Collection and remittance of the GST/HST

The non-resident vendors and non-resident distribution platform operators using the simplified registration system would be required to collect GST/HST, but only on digital products or services sold to consumers. With certain exceptions, the new rules would apply when the consumer’s usual place of residence is in Canada. Generally the consumer’s usual place of residence would be determined based on indicators, such as the home address, billing address, internet protocol address of the device used, bank or payment information and subscriber identification module (SIM) card, and would be considered in Canada where two or more of such indicators identify Canada (and if so, where in Canada) as the consumer’s usual place of residence. Registrants would be required to apply the rate applicable in the province or territory of the consumer’s usual place of residence.

What else?

Some of the proposed GST/HST amendments echo measures already implemented by the Government of Québec for Québec Sales Tax (QST) purposes. On December 21, 2020,2 the Québec Ministry of Finance announced that it would analyze the new GST/HST proposals and harmonization decisions would be announced at a later date.

Goods supplied through fulfillment warehouses

Non-resident vendor of goods located in Canada at the time of sale

Pursuant to the proposed changes, non-resident vendors that sell goods located in Canada at the time of the sale (i.e. that are located in fulfillment warehouses in Canada or shipped from a place in Canada to a purchaser (whether a consumer or not) (purchaser) in Canada (qualifying supply) may be required to register under the normal GST/HST registration system and collect and remit the GST/HST on such supply, if the qualifying supply is not made through a distribution platform.

Distribution platform operator deemed to be the supplier of sales made by non-registered vendors

In addition, distribution platform operators (whether resident of Canada or not) that facilitate a qualifying supply made by non-registered vendors (whether resident of Canada or not) through their distribution platform to a purchaser in Canada would be deemed to be the supplier of the qualifying supply they facilitate (deemed supply), and therefore may be required to collect and remit the GST/HST on such supply. If not already registered for GST/HST purposes, a distribution platform operator may be required to register under the normal GST/HST registration rules.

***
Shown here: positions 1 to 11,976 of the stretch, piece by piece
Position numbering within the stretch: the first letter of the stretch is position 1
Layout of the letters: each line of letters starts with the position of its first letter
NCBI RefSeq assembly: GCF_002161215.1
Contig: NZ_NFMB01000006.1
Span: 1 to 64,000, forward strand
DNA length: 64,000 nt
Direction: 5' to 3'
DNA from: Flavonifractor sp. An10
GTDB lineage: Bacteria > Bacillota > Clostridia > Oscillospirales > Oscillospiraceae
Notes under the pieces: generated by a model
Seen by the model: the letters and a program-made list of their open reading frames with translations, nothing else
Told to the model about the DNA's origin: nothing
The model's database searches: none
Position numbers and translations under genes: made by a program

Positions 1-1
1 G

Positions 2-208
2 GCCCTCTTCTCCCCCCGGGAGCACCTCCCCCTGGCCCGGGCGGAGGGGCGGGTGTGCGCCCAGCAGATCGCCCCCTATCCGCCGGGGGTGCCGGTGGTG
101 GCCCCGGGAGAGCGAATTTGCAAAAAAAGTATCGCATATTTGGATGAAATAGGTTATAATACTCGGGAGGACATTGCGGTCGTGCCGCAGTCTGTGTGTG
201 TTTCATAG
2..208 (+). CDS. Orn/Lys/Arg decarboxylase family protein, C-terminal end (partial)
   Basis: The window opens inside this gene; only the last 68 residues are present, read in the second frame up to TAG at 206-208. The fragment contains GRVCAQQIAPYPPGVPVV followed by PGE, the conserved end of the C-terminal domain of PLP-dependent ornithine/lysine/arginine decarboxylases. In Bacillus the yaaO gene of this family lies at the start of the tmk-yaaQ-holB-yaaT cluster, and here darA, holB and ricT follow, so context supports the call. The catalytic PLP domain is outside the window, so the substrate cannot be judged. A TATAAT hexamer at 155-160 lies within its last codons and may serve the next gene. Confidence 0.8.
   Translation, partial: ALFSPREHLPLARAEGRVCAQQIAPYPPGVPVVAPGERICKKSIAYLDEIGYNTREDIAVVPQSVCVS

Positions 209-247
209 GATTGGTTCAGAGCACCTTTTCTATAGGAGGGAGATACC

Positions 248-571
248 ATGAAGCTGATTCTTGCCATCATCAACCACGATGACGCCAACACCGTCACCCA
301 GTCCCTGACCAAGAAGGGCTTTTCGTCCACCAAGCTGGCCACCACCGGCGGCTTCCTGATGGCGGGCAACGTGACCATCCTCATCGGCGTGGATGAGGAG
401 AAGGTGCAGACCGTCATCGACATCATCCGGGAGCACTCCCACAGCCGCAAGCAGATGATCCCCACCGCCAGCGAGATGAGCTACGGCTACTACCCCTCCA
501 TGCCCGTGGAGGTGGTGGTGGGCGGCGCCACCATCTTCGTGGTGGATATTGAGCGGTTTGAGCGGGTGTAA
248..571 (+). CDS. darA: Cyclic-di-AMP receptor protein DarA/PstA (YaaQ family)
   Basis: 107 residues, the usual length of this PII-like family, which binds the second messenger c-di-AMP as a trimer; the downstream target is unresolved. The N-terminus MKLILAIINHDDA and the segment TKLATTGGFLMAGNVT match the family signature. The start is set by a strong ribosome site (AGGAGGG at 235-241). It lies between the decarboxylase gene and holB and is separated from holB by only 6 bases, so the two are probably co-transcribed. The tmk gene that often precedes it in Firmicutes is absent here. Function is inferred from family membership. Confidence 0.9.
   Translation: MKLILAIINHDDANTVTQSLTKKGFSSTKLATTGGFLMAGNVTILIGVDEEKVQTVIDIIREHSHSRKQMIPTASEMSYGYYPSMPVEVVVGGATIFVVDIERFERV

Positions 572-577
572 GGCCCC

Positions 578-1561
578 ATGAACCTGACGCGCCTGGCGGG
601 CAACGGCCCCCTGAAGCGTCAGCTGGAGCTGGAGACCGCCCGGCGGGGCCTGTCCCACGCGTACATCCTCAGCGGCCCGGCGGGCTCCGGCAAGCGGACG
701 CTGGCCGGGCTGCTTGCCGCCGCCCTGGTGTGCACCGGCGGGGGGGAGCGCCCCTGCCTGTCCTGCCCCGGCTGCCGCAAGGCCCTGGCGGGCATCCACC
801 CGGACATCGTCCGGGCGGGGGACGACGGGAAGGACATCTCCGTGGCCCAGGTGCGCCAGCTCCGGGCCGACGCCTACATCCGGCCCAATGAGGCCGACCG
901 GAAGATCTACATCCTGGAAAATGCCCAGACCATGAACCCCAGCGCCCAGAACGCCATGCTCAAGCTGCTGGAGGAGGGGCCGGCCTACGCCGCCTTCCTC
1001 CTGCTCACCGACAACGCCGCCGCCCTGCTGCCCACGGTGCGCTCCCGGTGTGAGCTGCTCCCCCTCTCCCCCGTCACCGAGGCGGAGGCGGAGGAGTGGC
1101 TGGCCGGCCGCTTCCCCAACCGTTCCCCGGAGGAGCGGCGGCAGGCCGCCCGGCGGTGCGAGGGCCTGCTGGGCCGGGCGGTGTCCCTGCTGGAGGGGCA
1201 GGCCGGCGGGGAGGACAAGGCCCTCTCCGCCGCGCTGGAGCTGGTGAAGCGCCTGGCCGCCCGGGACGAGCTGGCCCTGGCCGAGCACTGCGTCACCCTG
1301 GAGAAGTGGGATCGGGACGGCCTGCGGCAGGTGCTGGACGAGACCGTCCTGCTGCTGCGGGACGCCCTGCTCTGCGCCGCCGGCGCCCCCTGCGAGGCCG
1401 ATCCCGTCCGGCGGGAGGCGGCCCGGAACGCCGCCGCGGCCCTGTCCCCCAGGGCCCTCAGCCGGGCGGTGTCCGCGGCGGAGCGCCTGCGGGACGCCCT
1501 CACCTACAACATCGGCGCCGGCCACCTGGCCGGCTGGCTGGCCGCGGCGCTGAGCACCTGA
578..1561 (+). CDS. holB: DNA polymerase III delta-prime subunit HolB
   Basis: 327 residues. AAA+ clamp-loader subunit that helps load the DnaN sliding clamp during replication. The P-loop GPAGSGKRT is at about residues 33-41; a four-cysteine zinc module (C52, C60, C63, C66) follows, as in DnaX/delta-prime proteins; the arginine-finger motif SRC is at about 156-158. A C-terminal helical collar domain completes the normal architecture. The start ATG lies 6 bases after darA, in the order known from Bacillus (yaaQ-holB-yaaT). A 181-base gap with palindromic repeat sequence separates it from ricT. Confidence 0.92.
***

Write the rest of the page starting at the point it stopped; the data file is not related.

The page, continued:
Definition of a distribution platform operator

A distribution platform operator would be a person that controls or sets the essential elements of the transaction between a third-party vendor and a purchaser, for example, by providing listing services for the sale of goods and setting payment terms and delivery conditions. If no such person exists, the operator would be a person that is involved, directly or through arrangements with third parties, in collecting, receiving or charging payment, and transmitting it to the vendor. However, a distribution platform operator would not include a person that operates a website that simply allows vendors to list their goods for sale, such as a classified or advertising website, or is solely a payment processor.

Non-resident vendors that are required to register and collect the GST/HST

Non-resident vendors whom sales of a qualifying supply made to consumers in Canada without the use of a distribution platform exceed, or are expected to exceed CA$30,000 over a 12-month period would be required to register under the normal GST/HST rules. Once registered, non-resident vendors would be required to collect and remit the GST/HST on all their supplies made to purchasers in Canada and should be able to claim ITCs for the tax paid on the inputs they acquired and used in their commercial activities, including the GST levied at the border on importation of the goods for storage.